The companies hope to create stable antigens based on multiple G protein-coupled receptor targets
Heptares Therapeutics, the wholly-owned subsidiary of Sosei Group, has entered into a strategic collaboration with leading human monoclonal antibody biopharmaceutical company Kymab, to discover, develop and commercialise novel antibody therapeutics targeting a number of G protein-coupled receptors (GPCR) with an initial focus on immuno-oncology.
Under the agreement, Heptares will apply its StaR platform to create stable antigens based on multiple GPCR targets chosen by the companies. Kymab will then use its Kymouse human antibody discovery platform to generate antibodies in response to immunisation with these antigens. The Kymouse platform will assure the highest probability of finding the best-in-class antibodies with highly attractive drug properties.
Promising leads will be progressed using the partners’ complementary skills, resources and development capabilities to bring innovative products into the clinic. Under the agreement, the companies will jointly conduct and share the costs of each antibody discovery and development programme.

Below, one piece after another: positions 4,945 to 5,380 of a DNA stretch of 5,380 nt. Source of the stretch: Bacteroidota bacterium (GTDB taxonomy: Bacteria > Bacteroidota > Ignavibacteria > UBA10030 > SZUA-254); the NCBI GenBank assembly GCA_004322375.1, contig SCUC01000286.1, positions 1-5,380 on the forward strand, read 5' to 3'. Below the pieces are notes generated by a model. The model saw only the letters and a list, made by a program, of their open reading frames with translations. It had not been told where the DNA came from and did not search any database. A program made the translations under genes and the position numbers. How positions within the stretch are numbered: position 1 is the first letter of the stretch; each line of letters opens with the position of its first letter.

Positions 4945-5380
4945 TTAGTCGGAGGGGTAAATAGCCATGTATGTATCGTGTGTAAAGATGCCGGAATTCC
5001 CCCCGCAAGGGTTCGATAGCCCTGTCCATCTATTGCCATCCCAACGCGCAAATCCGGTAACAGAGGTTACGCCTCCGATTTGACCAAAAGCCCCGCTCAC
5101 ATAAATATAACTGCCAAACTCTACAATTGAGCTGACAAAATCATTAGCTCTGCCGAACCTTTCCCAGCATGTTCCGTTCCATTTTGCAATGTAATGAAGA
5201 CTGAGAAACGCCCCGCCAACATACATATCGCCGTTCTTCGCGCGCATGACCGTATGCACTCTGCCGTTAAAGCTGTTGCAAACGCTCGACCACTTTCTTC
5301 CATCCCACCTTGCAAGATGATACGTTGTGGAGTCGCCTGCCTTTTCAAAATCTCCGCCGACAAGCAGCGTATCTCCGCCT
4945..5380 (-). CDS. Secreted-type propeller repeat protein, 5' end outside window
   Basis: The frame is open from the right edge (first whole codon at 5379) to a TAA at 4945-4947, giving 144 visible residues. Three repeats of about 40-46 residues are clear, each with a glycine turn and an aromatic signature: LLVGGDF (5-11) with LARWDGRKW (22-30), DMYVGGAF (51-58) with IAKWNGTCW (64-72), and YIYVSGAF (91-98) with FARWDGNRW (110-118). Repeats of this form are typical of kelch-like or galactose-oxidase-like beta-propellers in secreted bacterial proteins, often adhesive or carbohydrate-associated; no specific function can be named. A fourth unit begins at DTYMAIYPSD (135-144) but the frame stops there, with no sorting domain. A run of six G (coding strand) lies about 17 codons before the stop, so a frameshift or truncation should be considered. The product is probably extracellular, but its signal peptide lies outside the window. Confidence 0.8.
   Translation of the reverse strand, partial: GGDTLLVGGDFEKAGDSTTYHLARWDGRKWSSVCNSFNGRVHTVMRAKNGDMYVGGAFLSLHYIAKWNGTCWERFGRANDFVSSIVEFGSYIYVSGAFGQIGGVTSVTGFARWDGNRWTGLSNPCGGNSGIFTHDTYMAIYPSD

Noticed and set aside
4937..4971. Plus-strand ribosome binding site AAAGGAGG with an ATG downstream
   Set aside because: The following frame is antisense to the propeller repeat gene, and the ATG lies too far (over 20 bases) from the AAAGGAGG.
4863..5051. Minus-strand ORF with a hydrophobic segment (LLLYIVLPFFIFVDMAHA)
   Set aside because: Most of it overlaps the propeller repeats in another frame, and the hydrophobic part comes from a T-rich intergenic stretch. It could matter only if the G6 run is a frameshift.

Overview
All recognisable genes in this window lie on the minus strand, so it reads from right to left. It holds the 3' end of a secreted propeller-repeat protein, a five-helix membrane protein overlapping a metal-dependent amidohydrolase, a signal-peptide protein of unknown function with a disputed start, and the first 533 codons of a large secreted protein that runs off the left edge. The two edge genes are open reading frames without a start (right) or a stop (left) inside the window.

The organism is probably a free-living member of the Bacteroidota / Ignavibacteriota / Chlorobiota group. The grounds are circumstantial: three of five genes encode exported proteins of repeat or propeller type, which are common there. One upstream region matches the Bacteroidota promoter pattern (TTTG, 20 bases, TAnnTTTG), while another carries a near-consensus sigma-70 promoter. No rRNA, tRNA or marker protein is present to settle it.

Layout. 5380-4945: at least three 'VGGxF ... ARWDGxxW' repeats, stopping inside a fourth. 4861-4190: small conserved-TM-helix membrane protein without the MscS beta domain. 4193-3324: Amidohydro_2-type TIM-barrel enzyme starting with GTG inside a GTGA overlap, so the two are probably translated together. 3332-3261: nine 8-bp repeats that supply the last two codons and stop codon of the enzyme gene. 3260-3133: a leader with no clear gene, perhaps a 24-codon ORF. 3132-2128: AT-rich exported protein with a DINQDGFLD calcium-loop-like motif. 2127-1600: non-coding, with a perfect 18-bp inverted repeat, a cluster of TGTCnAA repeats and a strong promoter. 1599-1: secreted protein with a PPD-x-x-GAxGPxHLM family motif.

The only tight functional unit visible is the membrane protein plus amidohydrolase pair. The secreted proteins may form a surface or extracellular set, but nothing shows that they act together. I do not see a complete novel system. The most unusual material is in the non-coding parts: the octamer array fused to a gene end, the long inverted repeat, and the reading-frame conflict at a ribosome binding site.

'GPCRs have long been intractable targets for antibody discovery resulting in dearth of products. We believe that our proven StaR technology can unlock this substantial opportunity, not just in immuno-oncology but also across other therapeutic areas where GPCR-targeted biologics could have a significant impact,' said Malcolm Weir, Chairman and CEO of Heptares. 'By entering into strategic collaborations with companies with world-leading antibody discovery technologies, such as Kymab, we have the potential to discover, develop and commercialise a highly valuable pipeline of new biologic products.'
David Chiswell, CEO of Kymab, said: 'Antibodies are important therapeutic agents for cancer and other indications. Our collaboration with Heptares will allow us to combine stable antigens based on multiple GPCR targets with our world-class Kymouse platform, which has unparalleled diversity and will therefore rapidly identify and yield highly selective potent human monoclonal antibodies for unmet medical needs.'